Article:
Getting back to basics is the main philosophy behind an innovative sports programme aimed at young people with disabilities in the Waikato.
That is because the programme’s premise is based on the Teaching Games for Understanding (TGfU) approach where instead of teaching a specific sport, participants are taught basic sport skills such as target, net/wall, striking and territory skills that they can then apply when playing a number of different sports.
What’s particularly great about the programme is that it is easily adaptable to suit the needs and skills of each participant and at the heart of it fosters a child’s innate desire to play without adding a competitive edge.
The programme titled Sport Opportunity After School Programme is being led by Inclusive NZ member Life Unlimited who are proud to be taking over the running of it from Sports Waikato.
Life Unlimited Chief Executive Mark Brown says it just made sense to add the programme to the health and wellbeing programmes they already offered, as it aligned well with the organisation’s desire to promote things that enabled people to live the life that they choose.
“We are all about community participation and creating inclusive communities so it just seems like a natural fit.
“We are also happy that Sports Waikato have been so accommodating during the handover process and are looking forward to well-known sportsman Maioro Barton leading the programme along with Community Support Manager and Black Fern, Honey Hireme.
“In fact, we couldn’t think of two better people to run this programme, given their impressive sporting experience and skillsets.”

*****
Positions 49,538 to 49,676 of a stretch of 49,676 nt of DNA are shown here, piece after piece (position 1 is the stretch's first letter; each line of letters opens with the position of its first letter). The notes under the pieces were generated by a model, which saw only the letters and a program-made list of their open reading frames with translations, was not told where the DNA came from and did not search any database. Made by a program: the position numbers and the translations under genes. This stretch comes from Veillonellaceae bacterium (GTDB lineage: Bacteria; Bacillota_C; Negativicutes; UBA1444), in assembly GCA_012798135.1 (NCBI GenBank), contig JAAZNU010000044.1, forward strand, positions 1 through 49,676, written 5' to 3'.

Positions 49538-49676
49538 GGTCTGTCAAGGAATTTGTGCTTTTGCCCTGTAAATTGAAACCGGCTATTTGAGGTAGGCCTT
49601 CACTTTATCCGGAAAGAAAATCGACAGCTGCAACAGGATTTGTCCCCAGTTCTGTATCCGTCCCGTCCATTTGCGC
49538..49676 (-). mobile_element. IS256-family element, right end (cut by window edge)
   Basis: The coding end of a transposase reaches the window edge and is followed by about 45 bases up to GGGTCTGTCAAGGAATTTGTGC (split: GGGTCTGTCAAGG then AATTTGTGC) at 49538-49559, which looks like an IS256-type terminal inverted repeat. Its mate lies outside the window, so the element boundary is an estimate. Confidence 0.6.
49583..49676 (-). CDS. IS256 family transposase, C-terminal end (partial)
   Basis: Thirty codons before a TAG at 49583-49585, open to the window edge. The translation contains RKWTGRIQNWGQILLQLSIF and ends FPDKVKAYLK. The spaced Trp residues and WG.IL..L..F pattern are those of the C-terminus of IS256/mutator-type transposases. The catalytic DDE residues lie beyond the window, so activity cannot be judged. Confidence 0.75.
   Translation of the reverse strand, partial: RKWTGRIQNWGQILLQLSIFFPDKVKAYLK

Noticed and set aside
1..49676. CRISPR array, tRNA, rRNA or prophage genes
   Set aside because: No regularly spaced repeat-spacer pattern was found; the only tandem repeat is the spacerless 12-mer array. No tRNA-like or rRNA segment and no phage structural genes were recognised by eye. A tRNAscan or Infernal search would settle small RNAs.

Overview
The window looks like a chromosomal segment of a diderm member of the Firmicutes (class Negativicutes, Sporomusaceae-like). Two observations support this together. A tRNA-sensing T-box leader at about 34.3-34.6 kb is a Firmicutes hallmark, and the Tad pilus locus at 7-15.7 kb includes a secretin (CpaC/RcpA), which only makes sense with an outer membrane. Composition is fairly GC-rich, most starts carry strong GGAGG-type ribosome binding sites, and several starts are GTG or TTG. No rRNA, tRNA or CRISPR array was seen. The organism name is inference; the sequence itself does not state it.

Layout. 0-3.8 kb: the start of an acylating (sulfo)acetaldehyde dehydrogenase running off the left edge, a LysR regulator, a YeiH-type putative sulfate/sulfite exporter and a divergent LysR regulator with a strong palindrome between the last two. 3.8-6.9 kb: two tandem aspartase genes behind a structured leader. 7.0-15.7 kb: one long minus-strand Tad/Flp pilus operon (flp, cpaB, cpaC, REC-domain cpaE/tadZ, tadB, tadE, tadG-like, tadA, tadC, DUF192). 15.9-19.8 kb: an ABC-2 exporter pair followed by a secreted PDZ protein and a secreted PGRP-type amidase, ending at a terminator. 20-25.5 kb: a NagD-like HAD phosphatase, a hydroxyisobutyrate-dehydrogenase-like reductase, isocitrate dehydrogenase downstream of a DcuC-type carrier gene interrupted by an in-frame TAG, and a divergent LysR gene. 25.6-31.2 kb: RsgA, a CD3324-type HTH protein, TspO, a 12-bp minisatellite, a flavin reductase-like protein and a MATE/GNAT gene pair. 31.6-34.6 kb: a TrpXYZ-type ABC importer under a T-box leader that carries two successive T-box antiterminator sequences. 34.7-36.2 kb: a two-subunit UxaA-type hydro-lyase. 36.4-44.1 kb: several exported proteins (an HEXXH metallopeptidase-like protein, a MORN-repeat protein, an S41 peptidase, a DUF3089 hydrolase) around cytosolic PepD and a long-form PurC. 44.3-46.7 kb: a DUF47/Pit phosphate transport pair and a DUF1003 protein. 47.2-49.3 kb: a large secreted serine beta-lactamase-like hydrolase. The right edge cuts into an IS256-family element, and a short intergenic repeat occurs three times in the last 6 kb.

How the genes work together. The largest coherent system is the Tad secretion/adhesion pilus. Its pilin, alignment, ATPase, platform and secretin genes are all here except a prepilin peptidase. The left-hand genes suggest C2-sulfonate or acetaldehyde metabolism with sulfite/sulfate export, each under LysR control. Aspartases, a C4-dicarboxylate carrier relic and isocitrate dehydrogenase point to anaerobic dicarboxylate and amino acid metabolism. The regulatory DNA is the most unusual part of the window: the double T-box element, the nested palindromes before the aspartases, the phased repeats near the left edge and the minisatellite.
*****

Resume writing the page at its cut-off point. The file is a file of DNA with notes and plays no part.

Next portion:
Although Honey is looking forward to leading some practical sessions, which will focus on building sport skills related to rugby, she is equally excited about fostering some of the other elements the programme aims to deliver.
Such as; fair play, social skills, confidence, expressing yourself, specific skill development and learning about living an active lifestyle.
“I believe all students should be exposed to sports as it was always a big part of my upbringing and so many positive experiences and learnings have come from being involved with sports.
“It is also pretty cool to see students active no matter what their abilities are, as well as the fact that they are all very caring towards one another and quick to celebrate each other’s successes,” says Honey.
The Sport Opportunity After School Programme is open to young people with disabilities aged between five and 22 years and will kick off at the start of the first school term.
To find out more visit: http://www.lifeunlimited.net.nz/